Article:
Some of the songs, poems and stories that we use in the classroom are designed specifically to convey and practise a specific grammar point or structure, and so it is important that the children say the words correctly and know what they mean, if they are to understand the structures and use them in their own speaking and writing later.  For example, my Year 4 Spanish class need to be able to say accurately and understand those little, repetitive pages in the middle of La oruga muy hambrienta  when we are telling the story together, as they then go on to adapt the story using those little pages as the basis for their writing.  The same children happily belt out Chiquirritín at Christmas time without understanding all the words.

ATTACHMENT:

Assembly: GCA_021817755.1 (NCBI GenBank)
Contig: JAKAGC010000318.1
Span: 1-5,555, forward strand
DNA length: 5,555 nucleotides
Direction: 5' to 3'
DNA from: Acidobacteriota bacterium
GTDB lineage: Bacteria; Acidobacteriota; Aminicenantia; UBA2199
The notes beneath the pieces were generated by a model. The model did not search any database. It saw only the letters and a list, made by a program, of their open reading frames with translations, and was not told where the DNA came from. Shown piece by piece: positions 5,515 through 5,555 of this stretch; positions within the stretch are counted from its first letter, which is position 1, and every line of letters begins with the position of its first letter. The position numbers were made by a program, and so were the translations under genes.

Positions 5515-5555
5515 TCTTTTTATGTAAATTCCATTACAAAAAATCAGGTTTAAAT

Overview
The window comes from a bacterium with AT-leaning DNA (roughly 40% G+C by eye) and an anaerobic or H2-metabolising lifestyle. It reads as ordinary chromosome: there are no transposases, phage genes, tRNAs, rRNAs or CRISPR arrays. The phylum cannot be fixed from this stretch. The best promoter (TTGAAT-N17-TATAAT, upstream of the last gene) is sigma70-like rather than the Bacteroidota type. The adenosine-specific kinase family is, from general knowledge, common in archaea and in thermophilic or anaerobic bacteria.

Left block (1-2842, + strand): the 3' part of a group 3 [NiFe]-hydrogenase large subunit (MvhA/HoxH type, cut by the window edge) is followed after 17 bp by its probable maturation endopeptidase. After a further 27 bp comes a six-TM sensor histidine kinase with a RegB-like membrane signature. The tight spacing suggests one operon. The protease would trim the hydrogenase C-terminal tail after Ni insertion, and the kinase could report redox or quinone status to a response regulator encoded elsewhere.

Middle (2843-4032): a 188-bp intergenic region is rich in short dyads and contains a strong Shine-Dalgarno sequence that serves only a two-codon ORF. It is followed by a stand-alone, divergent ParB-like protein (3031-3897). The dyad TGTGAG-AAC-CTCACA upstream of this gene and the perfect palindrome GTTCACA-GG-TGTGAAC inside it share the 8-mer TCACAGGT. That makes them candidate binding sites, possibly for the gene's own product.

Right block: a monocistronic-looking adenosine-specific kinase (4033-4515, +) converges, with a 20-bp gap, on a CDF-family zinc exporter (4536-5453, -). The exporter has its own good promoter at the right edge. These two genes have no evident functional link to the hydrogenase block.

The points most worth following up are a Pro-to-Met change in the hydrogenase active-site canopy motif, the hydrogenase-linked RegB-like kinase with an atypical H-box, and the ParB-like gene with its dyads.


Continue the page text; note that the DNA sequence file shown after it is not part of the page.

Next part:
It seems to be a careful balancing act between enjoyment and participation, and ensuring understanding where necessary.  I would be interested to hear your thoughts!


*ANSWERS:
  1. Petula Clark, Downtown
  2. Queen, Bohemian Rhapsody
  3. Pink Floyd, Another Brick in the Wall

Monday, 15 September 2014

European Day of Languages

September 26th will be European Day of Languages.  Over the last couple of weeks I have been saving a lot of links for it, and so I thought I would share them with you here.  In no particular order:

Monday, 8 September 2014

French and Spanish Pocket Cards


I first started making these a long time ago, but I couldn't find a good way of having them printed or of selling them online.  I started using Sellfy to sell resources online last month and realised that it would also be a good way to sell the Pocket Cards.